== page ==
Baker's Dozen

Artists discuss the 13 records that shaped their lives

Dark Nights Of The Soul: Chelsea Wolfe’s Baker’s Dozen

From a teenage love of Fleetwood Mac and Baz Luhrmann's Romeo + Juliet soundtrack, to real life encounters with Sunn O))) and Smashing Pumpkins, Chelsea Wolfe talks to Greg Hyde about the 13 records that most impacted her life

Photo by Ebru Yildiz

Chelsea Wolfe’s music has always been admirably vulnerable and honest, qualities that are in even greater abundance on her new album than they have been on her previous releases. The metaphysically themed She Reaches Out To She Reaches Out To She is dominated by loud guitars and feels incredibly abrasive, not least because it follows an album of acoustic folk songs. It deals with how personal change can be achieved by our present selves communicating with our past and future ones. As Wolfe explains, some of the ideas she explored took on a great personal significance for her during its writing and recording.

“I felt like as I wrote the songs for this album, they were demanding to be lived. I wrote a song about what it would be like to leave a toxic relationship, learn to feel comfortable on your own again, and find your own path. Pretty soon after I finished writing that song, I realised that was something I needed to do in my own life. This wasn’t just conjecture or a story about someone else. It was something that I needed to do. I think, because I had written the song, I knew I could do it. The songs became self-fulfilling prophecies. They became guides. In a way, that felt like a future version of me reaching into this writing process and saying, ‘Here’s the path forward.’ It felt like the future was calling to me with the promise of a more expansive and joyful way of being, if I’d just step beyond what was known to me for a long time and step into the unknown.”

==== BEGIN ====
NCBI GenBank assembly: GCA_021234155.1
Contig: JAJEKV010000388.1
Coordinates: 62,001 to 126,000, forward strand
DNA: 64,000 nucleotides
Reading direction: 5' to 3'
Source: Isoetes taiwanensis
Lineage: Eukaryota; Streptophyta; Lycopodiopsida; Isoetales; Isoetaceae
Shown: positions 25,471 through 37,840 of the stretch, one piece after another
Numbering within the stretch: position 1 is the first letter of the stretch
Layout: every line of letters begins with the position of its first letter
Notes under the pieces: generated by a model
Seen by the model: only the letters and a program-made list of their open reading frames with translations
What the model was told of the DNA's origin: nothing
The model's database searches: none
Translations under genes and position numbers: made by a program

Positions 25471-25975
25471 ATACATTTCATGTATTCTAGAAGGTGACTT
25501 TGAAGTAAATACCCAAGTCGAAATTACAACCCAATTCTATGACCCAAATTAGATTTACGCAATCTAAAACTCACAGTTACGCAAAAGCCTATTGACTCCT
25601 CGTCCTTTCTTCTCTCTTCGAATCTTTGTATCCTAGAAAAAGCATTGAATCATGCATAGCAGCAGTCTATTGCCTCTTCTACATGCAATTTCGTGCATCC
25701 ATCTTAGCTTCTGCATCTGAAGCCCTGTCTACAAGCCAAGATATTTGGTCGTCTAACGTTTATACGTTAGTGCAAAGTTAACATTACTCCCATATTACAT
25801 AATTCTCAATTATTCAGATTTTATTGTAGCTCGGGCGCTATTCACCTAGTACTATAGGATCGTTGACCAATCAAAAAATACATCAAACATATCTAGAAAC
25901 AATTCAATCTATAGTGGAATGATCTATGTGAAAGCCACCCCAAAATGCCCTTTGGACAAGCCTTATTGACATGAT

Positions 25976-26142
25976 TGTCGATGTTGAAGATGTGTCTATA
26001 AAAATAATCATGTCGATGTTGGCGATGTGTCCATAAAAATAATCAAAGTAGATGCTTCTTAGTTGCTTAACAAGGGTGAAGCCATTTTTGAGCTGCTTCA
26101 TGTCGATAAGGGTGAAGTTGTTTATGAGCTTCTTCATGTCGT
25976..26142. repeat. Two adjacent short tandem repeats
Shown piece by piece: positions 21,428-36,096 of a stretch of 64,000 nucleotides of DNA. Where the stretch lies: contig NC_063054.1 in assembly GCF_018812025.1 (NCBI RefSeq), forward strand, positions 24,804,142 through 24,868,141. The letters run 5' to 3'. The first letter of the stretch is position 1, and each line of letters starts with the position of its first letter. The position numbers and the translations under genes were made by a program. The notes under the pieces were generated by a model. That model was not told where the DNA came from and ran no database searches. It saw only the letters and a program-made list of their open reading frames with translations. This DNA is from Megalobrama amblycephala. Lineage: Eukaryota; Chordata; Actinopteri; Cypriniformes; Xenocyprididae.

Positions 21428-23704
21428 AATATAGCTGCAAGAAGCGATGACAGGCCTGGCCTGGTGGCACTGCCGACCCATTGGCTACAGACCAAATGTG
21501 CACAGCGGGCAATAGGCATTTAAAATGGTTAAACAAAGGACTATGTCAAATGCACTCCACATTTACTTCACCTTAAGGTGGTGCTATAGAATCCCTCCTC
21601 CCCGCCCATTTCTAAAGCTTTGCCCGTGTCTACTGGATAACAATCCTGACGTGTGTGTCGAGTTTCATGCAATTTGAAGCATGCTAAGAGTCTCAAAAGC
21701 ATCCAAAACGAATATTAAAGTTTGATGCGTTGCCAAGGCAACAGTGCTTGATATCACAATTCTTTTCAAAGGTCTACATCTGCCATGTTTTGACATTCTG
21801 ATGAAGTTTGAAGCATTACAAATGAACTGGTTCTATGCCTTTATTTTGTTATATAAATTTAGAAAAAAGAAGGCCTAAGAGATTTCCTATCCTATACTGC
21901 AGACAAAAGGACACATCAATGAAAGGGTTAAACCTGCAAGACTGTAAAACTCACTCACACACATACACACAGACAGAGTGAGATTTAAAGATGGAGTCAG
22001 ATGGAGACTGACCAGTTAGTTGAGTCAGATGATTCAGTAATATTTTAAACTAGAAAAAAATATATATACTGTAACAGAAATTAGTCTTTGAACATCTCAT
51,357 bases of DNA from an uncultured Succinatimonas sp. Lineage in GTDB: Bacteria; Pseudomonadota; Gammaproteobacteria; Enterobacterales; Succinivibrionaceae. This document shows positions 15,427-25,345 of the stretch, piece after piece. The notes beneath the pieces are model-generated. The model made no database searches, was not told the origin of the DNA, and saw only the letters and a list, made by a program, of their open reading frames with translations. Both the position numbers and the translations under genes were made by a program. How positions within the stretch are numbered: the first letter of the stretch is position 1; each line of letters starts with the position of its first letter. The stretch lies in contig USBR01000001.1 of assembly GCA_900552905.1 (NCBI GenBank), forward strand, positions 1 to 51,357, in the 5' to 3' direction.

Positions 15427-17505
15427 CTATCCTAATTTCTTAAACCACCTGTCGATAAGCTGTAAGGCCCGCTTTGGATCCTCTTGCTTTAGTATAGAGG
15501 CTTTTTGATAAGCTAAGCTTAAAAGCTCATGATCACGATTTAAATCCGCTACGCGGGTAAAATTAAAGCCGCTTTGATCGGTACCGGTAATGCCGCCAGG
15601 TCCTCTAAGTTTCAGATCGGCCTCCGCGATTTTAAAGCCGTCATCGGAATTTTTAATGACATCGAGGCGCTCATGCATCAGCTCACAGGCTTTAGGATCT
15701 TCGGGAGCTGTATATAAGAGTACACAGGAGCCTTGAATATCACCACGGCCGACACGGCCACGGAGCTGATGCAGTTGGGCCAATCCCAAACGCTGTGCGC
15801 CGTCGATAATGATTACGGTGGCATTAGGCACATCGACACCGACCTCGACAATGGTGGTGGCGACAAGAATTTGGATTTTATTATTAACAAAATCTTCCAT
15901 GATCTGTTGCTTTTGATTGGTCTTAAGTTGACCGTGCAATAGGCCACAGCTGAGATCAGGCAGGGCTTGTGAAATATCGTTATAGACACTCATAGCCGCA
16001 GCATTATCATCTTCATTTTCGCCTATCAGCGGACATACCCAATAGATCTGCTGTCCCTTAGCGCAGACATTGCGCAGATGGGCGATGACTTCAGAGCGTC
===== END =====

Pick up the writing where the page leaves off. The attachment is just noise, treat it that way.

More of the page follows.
As difficult an undertaking as that may sound, Wolfe says “I find change easy. I’m a water sign, I’m a scorpio, so I think I like the flow and the change of things.” She adds that she attributes much of this aptitude for change “to getting sober from alcohol and realising how much of my life I had just been washing over with numbness and not fully looking everything in the face.

“I got sober in a way where I was doing it mindfully. I was intentionally doing the work on my own and with a therapist, to figure out why I was drinking. It wasn’t just about not drinking anymore, it was about figuring out why I was drinking in the first place. That helped me the most, I think – realising what it was that this alcohol was covering up in my life, because I wasn’t drinking in a healthy way. I think some people can, but I definitely wasn’t.”

Wolfe explains that she eventually realised she was drinking for “many reasons, but I think one of the main ones that I needed to move past was my tendency to prioritise other people over myself. If I was going into a social situation, I needed alcohol to give me the energy to over-give. I was exhausting myself, because I wasn’t filling the well back up of myself. Instead of putting in actual rest or doing things that nourished me, I was just drinking through it all.

“There’s nothing wrong with being a giving person, but I was giving to people who weren’t giving to themselves either, so it was a toxic thing where I was trying to make other people happy who weren’t trying to make themselves happy. I also realised I wasn’t really trying to make myself happy either, so I just tried to stop the whole cycle and fill up my well in a real way where I could give in a real way as well.”

After years of making music remotely, she says reconvening with her band “in the studio, together” was “wonderful. Also, the studio time was often fraught. There can be a lot of tension when your bandmates and you have sat with these demos for a long time, and then you finally get to a studio with the producer. Not everyone is going to be on the same page about how excited they are to hear the songs transformed; I was very excited. I was hoping for the songs to be transformed from rock songs into something that was a little bit more electronic and experimental. Not everyone was always very happy about that. That’s a natural part of being in the studio and having different personalities and beliefs about music and things like that. It was great. It was also tense, and I think that’s just how the studio is.”

Chelsea Wolfe’s new album She Reaches Out To She Reaches Out To She is released on 9 February via Loma Vista. To begin reading her Baker’s Dozen, click the image of her below.

First Record

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